Curated by David Bussel
Wednesday 14 December 2005
UPIC DIFFUSION SESSION # 1
ON WEDNESDAY 14TH DECEMBER 2005 AT 7PM
IN THE BASEMENT PERFORMANCE STUDIO AT CITY UNIVERSITY LONDON, ST JOHN’S ST, (AT WYCLIFF ST) EC1
“Anybody,even myself or you,or children,can draw lines or graphics with an electromagnetic ballpoint, and they are transformed by computer directly into sound…” — Iannis Xenakis
Cubitt Gallery is pleased to announce a performance by artists Russell Haswell (UK)and Florian Hecker (Austria).They will present a live 14-speaker electro-acoustic diffusion of material generated from their research with the unique UPIC system at the Centre for Composition of Music Iannis Xenakis (CCMIX)in Paris.
“The UPIC (Unité Polyagogique Informatique de CEMAMu)is a sound synthesis system conceived by the late composer Iannis Xenakis and built by engineers at the Centre d ‘Études de Mathématique et Automatique Musicales (CEMAMu)in Paris.The UPIC system offers both graphical (time-domain)and sonographical (frequency-domain)interfaces for sound composition.In an initial version dating from 1977,the user interacted by way of a large graphics tablet,mounted vertically like a painter ‘s easel… The UPIC system is an especially pliable musical tool since it integrates many levels of composition within a common user interface.Graphic functions created onscreen can function equally as envelopes,waveforms,pitch-timbre scores,tempo curves or performance trajectories.This uniform treatment of composition data at every level should be extended to more computer music systems.”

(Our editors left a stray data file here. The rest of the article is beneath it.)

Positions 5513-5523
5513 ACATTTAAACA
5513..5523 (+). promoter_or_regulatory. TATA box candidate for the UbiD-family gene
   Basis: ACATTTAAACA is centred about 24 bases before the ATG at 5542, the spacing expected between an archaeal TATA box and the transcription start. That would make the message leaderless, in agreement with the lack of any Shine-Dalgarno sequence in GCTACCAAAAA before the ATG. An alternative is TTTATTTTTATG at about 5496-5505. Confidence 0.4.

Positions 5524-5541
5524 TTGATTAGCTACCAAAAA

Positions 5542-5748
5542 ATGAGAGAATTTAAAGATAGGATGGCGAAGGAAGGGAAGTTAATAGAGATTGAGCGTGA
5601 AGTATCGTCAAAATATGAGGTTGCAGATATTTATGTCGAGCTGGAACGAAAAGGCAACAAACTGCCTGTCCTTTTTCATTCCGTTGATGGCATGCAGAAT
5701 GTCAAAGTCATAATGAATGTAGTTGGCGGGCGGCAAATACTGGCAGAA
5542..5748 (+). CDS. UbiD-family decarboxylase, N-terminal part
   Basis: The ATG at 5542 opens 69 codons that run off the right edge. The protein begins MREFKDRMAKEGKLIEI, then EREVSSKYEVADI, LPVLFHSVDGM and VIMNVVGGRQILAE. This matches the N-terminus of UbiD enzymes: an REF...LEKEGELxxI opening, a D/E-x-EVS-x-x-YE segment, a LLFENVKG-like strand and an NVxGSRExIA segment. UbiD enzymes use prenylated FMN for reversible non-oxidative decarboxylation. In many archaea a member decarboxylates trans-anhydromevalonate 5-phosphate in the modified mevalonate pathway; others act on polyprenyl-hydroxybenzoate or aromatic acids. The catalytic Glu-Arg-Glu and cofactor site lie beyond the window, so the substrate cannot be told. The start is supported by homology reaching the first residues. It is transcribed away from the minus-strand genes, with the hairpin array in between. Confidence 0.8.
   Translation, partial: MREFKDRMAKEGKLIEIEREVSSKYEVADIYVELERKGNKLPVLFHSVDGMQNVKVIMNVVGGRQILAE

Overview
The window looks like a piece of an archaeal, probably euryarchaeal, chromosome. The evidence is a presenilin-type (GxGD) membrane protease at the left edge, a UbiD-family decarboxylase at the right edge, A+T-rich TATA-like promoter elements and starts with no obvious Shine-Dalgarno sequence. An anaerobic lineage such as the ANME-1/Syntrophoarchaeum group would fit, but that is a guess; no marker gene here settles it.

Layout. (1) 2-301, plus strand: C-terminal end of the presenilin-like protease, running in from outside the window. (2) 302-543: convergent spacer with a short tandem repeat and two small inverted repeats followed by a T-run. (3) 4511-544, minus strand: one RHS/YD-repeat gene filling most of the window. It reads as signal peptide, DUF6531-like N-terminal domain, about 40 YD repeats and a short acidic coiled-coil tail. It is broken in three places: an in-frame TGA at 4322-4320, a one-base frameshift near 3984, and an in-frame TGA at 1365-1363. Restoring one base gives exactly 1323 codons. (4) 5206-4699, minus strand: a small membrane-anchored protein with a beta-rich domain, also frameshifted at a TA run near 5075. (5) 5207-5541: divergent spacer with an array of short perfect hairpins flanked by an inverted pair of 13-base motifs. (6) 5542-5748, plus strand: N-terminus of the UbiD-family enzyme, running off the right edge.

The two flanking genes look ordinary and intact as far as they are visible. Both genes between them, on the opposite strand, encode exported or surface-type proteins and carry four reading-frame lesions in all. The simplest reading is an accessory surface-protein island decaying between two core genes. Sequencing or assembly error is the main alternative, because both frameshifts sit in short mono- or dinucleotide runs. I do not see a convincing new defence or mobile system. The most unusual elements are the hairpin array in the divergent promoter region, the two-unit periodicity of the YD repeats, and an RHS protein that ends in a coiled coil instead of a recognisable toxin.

— Curtis Roads,Microsound,MIT Press
The artists use automatic and abstract drawing methods for the visual input material,as well as pictures sourced from online image banks such as `natural phenomena’,`everyday images’,`terrorist atrocities’,`the blackest ever black’,and `double helix structures’,rendering a sonic image of the visual world.
This will be the first public performance of this evolving body of work,which has been in development for the past two years,made possible through international research grants and residencies and through the kind generosity of Ian Stewart and City University London.